Academy Courses

Interfering with a Play at the Plate

Batters and runners must understand that they must avoid the fielder when he is making a play. The protection given to the fielder applies to fly balls and ground balls. Since this rule applies to runners and batters, batters need to understand how the catcher is protected while trying to make a play near home plate.

Pop-Ups Around Home Plate

When a batter hits a pop-up around home plate and stays in the vicinity of the batter’s box, he is in danger of being called out for interference. If the batter impedes the catcher while the catcher is tracking the ball, whether intentional or not, he should be called out for interference.

KNOW THIS: After the batter hits the ball, he is no longer considered a batter and must vacate the batter’s box.

Umpire Tip:

Contact is not necessary for the umpire to call the batter out for interference.


A common occurrence is when the batter-runner and the catcher collide in front of home plate as the catcher comes out to field a batted ball and the batter is moving to 1B. If there is no intent on the part of either player to impede the other player from making the play or running to 1B, no interference is called. This play is commonly referred to as “tangle-untangle.”

Example of tangle-untangle

Explanation of the tangle-untangle rule

Steal of Home

The batter has a right to remain in the batter’s box when there is a steal of home or a when there is an attempt to execute a suicide or safety squeeze. He can’t be expected to disappear. He would only be called out if he intentionally interfered with the catcher. The batter also has a right to be in the batter’s box and remain in his stance without ducking when the catcher is attempting to pick a runner off a base.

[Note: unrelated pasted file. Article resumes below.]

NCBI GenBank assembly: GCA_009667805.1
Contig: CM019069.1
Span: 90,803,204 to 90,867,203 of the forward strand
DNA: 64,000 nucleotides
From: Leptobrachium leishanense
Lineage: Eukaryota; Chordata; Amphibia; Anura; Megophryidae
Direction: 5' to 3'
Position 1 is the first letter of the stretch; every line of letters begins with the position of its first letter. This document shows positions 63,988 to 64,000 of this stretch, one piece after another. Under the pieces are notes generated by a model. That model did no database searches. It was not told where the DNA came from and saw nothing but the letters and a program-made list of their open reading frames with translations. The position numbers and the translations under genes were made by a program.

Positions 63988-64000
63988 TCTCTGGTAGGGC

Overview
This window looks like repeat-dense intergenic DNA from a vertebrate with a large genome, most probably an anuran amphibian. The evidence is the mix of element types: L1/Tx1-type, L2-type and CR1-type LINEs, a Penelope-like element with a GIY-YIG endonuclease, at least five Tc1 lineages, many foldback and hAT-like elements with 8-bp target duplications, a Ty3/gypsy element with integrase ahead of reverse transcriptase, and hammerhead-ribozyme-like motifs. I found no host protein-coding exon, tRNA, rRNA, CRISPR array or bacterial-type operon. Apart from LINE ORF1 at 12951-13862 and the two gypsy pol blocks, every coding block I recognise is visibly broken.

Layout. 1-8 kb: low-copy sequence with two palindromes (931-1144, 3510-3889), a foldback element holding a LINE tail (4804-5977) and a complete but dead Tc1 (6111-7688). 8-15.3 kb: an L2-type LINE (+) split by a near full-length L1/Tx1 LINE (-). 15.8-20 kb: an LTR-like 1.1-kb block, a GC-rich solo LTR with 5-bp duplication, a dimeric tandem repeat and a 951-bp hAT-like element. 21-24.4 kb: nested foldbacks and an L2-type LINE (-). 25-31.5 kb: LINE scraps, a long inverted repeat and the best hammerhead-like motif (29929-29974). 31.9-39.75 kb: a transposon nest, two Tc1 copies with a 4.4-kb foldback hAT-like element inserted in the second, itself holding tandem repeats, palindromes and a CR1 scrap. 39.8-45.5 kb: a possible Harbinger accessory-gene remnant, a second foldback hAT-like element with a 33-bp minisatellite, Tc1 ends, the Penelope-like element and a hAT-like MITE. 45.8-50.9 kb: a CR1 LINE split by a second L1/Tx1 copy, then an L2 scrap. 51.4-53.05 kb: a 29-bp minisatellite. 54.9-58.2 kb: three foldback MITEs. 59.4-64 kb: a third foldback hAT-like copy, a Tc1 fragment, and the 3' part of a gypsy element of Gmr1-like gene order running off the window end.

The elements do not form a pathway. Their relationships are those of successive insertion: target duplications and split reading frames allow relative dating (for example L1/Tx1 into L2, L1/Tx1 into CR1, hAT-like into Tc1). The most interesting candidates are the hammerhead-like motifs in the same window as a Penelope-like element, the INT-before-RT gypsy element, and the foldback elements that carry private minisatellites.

When there is a wild pitch or passed ball and a runner is advancing home from third, the batter must vacate the box because he is not a batter in those situations.

Penalty for Batter’s Interference on a Play at Home Plate

If there are fewer than two outs, the runner is called out. With two outs, the batter is called out because he will not be entitled to lead off the next inning, thereby rewarding him for interference. In either case, the run does not score.

Umpire Tip:

The proper way for an umpire to call interference is to use a big voice saying, “Time, that is interference. Then point to the player who will be called out and say, “You, you’re out!”



[Official Rules – MLB]

6.01 (a) (7.09) Batter or Runner Interference

Insider Reports: Interference at Home Plate

Pop-up Bunt: Batter Interferes with Catcher

Batters and runners must know the “Right of Way” for fielders. This Insider Reports details the rules concerning batter interference on plays around home plate.

Protected Fielders and Batter Interference

When is a fielder protected? When must a batter vacate the batter’s box? Answers to these questions and more are in this Rich Marazzi Insider Report.

Batter or Runner Interference: [Official Rule 6.0a(a)]